I observed a lot of dissertation proposals and defenses in the PhD program at TEDS, and this was one of the most frequently asked questions that examiners posed students: “What would falsify your thesis?” In other words, what exactly would it take to disprove your thesis?
It’s a question worth asking for any position you hold.
For example, consider the two most common views on the extent of the atonement:
- General or universal atonement: God intended for Jesus to die for the sins of all humans without exception.
- Definite or limited atonement: God intended for Jesus to die effectually for the sins of only the elect.
What would falsify general atonement? Some proponents say that all it would take is a Bible passage that explicitly says that Jesus died only (key word) for the elect.
What would falsify definite atonement? I suggest that absolute negative language would falsify it (“John Owen’s Argument for Definite Atonement in The Death of Death in the Death of Christ: A Brief Summary and Evaluation,” The Southern Baptist Journal of Theology 14:4 : 75–76, 82 [formatting added]):
Scripture could be more explicit regarding the extent of the atonement.
For example, Scripture distinctly emphasizes the universality of human sinfulness by using language that is more precise and is unequivocally unlimited, extending to all humans without exception. [Endnote: This paragraph reflects a discovery that Phil Gons and I made while we were studying for our doctoral comprehensive exams in July 2005.]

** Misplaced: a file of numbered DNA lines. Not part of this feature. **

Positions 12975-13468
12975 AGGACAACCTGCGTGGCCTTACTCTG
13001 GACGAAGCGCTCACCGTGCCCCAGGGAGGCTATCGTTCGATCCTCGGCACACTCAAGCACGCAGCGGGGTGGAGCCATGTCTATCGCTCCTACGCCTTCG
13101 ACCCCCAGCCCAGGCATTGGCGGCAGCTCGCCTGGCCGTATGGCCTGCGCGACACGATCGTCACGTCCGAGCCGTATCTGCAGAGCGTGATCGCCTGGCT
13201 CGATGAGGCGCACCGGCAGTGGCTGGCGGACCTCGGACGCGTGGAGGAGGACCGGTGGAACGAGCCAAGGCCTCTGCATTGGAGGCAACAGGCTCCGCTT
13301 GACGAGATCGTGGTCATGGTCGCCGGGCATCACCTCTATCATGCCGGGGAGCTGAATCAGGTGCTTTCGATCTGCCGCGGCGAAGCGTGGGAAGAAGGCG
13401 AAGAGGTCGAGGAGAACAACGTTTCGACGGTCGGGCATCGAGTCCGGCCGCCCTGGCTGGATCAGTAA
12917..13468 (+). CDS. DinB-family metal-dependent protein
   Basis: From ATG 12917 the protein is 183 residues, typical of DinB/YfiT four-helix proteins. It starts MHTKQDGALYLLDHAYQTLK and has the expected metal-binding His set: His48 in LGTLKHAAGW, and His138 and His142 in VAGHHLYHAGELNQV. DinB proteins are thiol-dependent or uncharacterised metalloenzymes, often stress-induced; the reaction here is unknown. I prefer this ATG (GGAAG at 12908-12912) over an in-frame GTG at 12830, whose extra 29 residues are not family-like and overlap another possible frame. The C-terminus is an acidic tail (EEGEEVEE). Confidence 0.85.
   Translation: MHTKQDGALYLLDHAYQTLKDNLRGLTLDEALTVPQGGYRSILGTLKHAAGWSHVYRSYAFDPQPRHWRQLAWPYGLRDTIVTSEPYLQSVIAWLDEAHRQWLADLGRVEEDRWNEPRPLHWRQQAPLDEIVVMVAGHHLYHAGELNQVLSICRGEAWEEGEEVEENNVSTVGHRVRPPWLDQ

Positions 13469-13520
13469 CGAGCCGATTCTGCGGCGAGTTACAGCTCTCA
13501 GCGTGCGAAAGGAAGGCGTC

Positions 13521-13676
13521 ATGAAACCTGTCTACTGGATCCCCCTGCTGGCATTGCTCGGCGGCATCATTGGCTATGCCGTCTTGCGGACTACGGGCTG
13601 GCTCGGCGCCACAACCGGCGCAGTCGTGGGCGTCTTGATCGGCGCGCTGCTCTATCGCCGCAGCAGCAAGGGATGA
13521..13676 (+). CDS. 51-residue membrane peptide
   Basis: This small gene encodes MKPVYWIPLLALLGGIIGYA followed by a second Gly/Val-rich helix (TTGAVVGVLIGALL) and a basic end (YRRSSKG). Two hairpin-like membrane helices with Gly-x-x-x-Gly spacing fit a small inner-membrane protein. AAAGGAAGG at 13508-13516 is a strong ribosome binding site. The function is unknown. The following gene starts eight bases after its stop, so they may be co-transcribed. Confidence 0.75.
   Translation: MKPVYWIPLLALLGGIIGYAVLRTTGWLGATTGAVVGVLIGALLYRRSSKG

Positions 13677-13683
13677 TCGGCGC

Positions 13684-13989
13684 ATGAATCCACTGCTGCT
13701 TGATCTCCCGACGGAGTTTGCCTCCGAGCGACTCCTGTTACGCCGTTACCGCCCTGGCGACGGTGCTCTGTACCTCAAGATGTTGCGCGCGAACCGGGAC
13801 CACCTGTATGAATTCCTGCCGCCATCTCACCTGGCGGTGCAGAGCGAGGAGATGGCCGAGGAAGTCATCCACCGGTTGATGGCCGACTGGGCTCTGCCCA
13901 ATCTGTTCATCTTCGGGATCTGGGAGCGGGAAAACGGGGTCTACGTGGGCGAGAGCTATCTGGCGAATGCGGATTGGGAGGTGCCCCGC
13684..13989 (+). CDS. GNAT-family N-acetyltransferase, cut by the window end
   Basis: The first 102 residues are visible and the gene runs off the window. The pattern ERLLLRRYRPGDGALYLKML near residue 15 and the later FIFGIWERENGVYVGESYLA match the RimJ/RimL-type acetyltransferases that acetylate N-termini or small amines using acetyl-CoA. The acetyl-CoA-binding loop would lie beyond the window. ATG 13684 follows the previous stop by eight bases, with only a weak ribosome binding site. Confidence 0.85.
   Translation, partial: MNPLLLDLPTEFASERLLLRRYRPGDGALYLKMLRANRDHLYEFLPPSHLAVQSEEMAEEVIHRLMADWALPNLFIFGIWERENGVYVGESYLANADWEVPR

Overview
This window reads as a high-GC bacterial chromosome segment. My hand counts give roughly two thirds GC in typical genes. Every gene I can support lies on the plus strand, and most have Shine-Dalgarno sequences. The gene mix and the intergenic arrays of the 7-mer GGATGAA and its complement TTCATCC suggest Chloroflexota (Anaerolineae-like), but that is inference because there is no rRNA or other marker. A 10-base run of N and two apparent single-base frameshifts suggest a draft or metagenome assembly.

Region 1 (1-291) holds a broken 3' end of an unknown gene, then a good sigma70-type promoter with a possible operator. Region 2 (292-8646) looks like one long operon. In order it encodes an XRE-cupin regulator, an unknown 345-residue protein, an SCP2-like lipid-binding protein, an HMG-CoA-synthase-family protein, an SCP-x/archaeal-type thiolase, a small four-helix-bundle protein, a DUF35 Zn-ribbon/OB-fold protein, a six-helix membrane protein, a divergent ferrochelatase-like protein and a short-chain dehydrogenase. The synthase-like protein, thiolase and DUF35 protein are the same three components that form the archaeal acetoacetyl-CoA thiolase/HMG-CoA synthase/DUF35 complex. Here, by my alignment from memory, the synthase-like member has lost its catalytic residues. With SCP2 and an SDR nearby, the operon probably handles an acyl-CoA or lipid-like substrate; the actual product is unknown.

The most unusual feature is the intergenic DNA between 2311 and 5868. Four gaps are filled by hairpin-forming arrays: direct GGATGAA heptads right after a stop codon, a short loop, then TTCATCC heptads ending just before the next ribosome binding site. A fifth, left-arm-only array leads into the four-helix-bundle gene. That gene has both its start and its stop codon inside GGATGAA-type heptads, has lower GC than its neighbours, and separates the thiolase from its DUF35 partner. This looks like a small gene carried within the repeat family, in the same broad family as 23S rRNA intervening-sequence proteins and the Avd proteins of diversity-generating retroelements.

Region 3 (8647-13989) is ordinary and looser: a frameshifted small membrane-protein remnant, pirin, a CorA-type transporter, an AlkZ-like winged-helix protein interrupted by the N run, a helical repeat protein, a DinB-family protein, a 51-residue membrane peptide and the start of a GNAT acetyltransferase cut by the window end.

Perhaps the most effective way to communicate this through language is with absolute negatives, which are indisputably clear and unambiguously inclusive.
- For example, “Absalom has struck down all the king’s sons, and not one of them is left” (2 Sam 13:30 NASB).
- [Endnote: Emphasis added. One could find scores of examples like this by searching on the words “not one,” “not even one,” “no one,” or “none.” Cf. Exod 8:31; 9:6; 10:19; Num 11:19; Josh 10:8; 21:44; 23:14; Matt 24:2; Luke 12:6; John 17:12; 18:9; Acts 4:32; Rom 14:7.]
- [See also 2 Sam 17:22.]
Absolute negative language clarifies in order to avoid misunderstanding and emphasizes universality without exception. That is why when God wants to emphasize that every single human without exception is sinful, he expresses it with absolute negatives:
- “There is none righteous, not even one; . . . all have turned aside, together they have become useless; there is none who does good, there is not even one” (Rom 3:10, 12 NASB). [Endnote: Emphasis added. Cf. Psa 53:3.]
This language is indisputably unambiguous.
- God could use this type of language with reference to the extent of the atonement, but he does not.
- God has not stressed an unlimited nature of the extent of the atonement like he has the doctrine of sin.
- Scripture could say, “Christ died for x (e.g., “all humans” or “the whole world”); there is not one human for whom Jesus did not die.” That would be a strong case for general atonement.